Ewch i’r prif gynnwys

Mountain chicken on the edge

03 Awst 2016

Mae'r cynnwys hwn ar gael yn Saesneg yn unig.

Mountain chicken frog. Credit: Chester Zoo
Credit: Chester Zoo

Chytrid responsible for one of fastest species declines ever recorded

Scientists battling to fight a lethal amphibian disease on two islands in Caribbean have witnessed what is believed to be one of the fastest range-wide declines ever recorded for any animal – pushing a critically endangered frog species towards the verge of extinction.

Chytridiomycosis (‘chytrid’) has already been responsible for devastating hundreds of amphibian species worldwide. Now, a team of conservation scientists from the Mountain Chicken Recovery Programme (MCRP) has gathered evidence showing that over a period of just 18 months, the disease killed more than 85 per cent of ‘mountain chicken’ frogs (Leptodactylus fallax)  on the island of Dominica. Nearby Montserrat fared even worse, with its own mountain chicken population being rendered virtually extinct in the same amount of time.

MCRP partners the Zoological Society of London (ZSL), Durrell Wildlife Conservation Trust, Chester Zoo and the governments of Dominica and Montserrat worked alongside scientists from Cardiff University School of Biosciences and the University of Kent to track mountain chicken populations on both islands before, during and after the emergence of chytrid. The data they collected, published today in the journal Scientific Reports, enabled researchers to build up a real-time picture of the disease’s devastating impact on this species. As well as informing future conservation efforts, this information also raises important questions about the effectiveness of existing attempts to contain the pandemic.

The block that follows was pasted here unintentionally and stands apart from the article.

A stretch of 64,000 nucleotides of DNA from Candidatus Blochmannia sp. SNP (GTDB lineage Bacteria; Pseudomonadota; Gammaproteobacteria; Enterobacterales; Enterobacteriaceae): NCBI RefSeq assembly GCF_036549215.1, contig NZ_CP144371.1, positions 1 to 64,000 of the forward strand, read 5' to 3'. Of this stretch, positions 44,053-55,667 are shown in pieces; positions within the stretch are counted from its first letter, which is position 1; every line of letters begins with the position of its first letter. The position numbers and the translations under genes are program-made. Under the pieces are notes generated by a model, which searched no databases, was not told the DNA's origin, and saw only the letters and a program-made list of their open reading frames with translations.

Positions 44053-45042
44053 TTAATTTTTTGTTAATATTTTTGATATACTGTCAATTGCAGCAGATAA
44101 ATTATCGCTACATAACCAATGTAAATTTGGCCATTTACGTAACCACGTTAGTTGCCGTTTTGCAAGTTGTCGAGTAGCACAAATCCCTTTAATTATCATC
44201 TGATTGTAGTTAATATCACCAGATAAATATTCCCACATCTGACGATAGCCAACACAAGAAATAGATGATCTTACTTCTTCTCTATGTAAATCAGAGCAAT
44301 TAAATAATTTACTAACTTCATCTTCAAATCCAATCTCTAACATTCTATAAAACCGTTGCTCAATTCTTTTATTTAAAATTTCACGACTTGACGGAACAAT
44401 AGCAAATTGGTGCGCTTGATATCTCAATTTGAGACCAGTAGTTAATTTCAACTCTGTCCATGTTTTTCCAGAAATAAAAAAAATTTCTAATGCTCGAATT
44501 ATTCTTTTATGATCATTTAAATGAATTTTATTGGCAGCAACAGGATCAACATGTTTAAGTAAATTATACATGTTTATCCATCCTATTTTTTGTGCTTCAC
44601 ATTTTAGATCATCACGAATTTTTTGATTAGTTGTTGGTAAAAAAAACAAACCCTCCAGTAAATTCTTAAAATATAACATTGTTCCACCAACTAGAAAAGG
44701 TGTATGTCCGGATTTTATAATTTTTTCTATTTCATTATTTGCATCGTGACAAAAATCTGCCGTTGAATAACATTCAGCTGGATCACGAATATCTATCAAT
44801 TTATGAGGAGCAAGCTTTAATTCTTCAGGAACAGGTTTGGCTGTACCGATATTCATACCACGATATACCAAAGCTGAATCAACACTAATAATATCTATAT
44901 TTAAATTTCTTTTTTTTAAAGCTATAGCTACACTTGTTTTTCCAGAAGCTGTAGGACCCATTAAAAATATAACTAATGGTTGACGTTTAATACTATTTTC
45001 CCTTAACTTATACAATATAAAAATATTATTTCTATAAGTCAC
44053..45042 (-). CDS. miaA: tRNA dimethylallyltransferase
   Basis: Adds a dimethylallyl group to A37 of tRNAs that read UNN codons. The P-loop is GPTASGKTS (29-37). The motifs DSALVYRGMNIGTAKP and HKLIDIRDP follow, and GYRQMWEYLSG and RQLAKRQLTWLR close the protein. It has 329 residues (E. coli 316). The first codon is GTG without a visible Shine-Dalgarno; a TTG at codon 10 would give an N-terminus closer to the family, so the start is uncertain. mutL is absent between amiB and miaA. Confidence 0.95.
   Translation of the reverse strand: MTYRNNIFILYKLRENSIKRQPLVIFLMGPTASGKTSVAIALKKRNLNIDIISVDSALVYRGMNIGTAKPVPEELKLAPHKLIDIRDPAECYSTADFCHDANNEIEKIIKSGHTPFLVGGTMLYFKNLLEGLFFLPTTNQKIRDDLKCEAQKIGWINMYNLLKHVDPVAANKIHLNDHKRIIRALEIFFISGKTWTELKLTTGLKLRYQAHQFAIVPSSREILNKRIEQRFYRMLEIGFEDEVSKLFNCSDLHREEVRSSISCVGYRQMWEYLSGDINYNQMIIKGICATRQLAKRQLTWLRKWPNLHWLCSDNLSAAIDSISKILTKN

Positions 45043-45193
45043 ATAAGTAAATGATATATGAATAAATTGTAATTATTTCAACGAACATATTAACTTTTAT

Josie D’Urban Jackson, a PhD student at Cardiff University School of Biosciences who undertook the genetic analysis explains the study’s results: "The catastrophic population crash caused by the deadly fungal disease, chytrid, has considerably reduced the genetic diversity of mountain chicken frogs in Montserrat and Dominica.

However, one positive finding from the study is that the genetic diversity in the captive population is representative of the wild population, providing further support to the captive breeding of this species to save it from extinction.”

Lead author Michael Hudson, based across ZSL’s Institute of Zoology (IoZ), Durrell and the University of Kent, said: “These findings from Dominica and Montserrat provide perhaps the starkest evidence to date of the terrifying rate at which chytrid is destroying the genetic diversity of amphibian populations worldwide and driving many species towards extinction.

“While eleventh-hour emergency measures at least succeeded in safeguarding a genetically-diverse captive breeding population of mountain chickens from Monserrat in European Zoos, still we have to ask ourselves how we are unable to prevent these dramatic disease-driven declines, despite global frameworks like the Convention on Biological Diversity (CBD) aiming to ensure effective mitigation measures are in place.

“Our study demonstrates the urgent ongoing need to build mitigation capacity wherever amphibians are at risk from the global chytrid pandemic.”

One of the largest species of frog in the world, the mountain chicken is found exclusively on Dominica and Montserrat in the Eastern Caribbean. Currently classed as critically endangered by the IUCN Red List of Threatened Species, its common name derives both from its size and the fact it was traditionally eaten as food by islanders.

Read the full report here: Dynamics and genetics of a disease-driven species decline to near extinction: lessons for conservation